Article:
Tag Archives: airline industry

Which Airlines Are Most Responsive On Twitter?

Which airline brands are the most responsive on Twitter? New data from SocialBakers looks at the difference between the amount of answered and unanswered questions – on Twitter only – among major airlines.

American Airlines is well in the lead, with 9,058 questions answered. KLM – known for creativity in social media marketing – came in second, with 6,691. KLM was one of the first to offer 24-hour social media customer service on Twitter and YouTube, and even began displaying customer service response times on the brand’s Twitter account back in November 2013.

Socially Responsive Airline Brands

Virgin America, another risk-taker in social media, is not even present among the top ten; the brand is known for being the first to offer WiFi on all flights, and for launching the first in-flight social network in February 2014.

Comparing the data to 2013, SocialBakers found that the top 10 airlines (listed above) in 2014 are answering more questions than the top ten last year. Does your preferred airline respond quickly on Twitter?

The data comes from early results of SocialBakers’ Socially Devoted initiative for Q1 2014.

71% of Airlines See Mobile as the Future of Airline Payments

Airlines see mobile as future of payments

photo: Wikipedia Commons

Mobile and social media will be a focus for airlines over the next few years, according to a recent survey from airline payment processing company WorldPay. Kiosks will become less important, and sales will shift to social media and mobile. A whopping 83% of airlines believe that improvement and deployment of new payment technology is a major business priority.

And mobile looks like the future of those improvements. Over two-thirds – 71% – of respondents believe the future of airlines payments lies in mobile.  Mobile payments are considered both a way to keep up with competitors (50%) and a way to increase revenues (45%). In the future, mobile services will include seat upgrades, booking management, onward travel and inflight purchases.

Social media will also play a major role in this shift. Most carriers already have a presence on the major social media channels (Facebook, LinkedIn, Twitter) and this will increase in the next two years; 40% of carriers plan to be active on Google+ in the next year alone.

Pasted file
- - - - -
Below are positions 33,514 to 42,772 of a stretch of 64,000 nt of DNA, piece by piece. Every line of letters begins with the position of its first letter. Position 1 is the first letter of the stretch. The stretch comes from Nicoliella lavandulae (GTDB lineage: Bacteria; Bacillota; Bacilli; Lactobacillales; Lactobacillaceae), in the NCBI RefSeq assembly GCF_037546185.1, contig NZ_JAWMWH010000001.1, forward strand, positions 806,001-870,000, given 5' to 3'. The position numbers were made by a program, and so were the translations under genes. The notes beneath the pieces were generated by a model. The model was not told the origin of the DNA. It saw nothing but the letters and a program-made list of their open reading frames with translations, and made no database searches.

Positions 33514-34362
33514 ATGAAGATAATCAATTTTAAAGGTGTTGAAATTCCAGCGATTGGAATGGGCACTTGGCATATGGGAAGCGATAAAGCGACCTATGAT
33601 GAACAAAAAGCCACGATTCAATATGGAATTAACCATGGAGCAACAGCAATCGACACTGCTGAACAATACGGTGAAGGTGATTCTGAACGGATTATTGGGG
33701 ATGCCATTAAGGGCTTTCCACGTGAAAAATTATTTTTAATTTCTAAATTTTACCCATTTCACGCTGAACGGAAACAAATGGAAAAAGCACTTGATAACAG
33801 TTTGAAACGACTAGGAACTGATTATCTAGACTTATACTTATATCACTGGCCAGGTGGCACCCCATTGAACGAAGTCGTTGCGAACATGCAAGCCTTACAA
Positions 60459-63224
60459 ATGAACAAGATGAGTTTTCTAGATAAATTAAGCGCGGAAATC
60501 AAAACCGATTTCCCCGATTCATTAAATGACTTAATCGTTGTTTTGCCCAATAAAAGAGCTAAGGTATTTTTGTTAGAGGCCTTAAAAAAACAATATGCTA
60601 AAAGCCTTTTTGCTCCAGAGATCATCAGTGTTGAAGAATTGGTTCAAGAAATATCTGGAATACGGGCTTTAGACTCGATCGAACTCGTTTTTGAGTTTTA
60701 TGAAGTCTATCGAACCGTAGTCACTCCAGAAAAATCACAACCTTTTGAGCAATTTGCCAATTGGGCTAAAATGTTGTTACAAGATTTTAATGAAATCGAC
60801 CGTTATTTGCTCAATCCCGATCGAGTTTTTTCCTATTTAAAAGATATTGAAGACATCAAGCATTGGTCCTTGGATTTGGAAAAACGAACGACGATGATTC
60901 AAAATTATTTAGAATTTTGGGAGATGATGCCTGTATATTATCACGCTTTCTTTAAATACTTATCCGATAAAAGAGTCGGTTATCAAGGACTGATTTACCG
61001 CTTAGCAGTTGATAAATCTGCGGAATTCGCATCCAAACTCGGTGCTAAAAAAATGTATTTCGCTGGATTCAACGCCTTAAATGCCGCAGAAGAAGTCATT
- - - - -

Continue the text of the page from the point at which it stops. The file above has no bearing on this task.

Nearly one-third (29%) of airlines will enable sales via social media in the next 12 months.  Social media-savvy KLM Royal Dutch Airlines began offering social media booking and sales as an option back in February.

Here are some additional highlights from the survey of 68 global carriers (including both low-cost and traditional airlines):

  • mobile acceptance on-board flights will increase from 5% to 36% in the next two years
  • 18% of airlines will accept e-wallets on board by 2016
  • 40% believe self-service kiosks will be less important in the future

“Mobile is not without its challenges…but with more than three quarters of the world’s population now having access to a mobile device, airlines can’t afford to ignore this high-growth channel, ” says Mike Parkinson, WorldPay VP Airlines.

Download the full report here — Alternative Payment and Distribution Landscape: Airline Distribution Channels.

KLM Lets You Book Flights Via Facebook and Twitter

KLM customers can book flights and pay on social mediaHere’s another first for airlines: KLM Royal Dutch Airlines is now allowing customers to book flights and pay via social media.

A customer on Facebook or Twitter can now book or rebook a flight, reserve a seat, arrange extra baggage, and pay through the social networking platform. There’s no need to call or visit a separate website to make a payment; all contact with the customer can take place “exclusively” through the social media channel they choose. KLM believes this will lead to better, more convenient service, all in one place.

Here’s how it works:

  • KLM sends a link to the customer in a private message on Facebook or Twitter
  • customers select their preferred method of payment and complete the transaction
  • KLM receives a message to say that payment has been received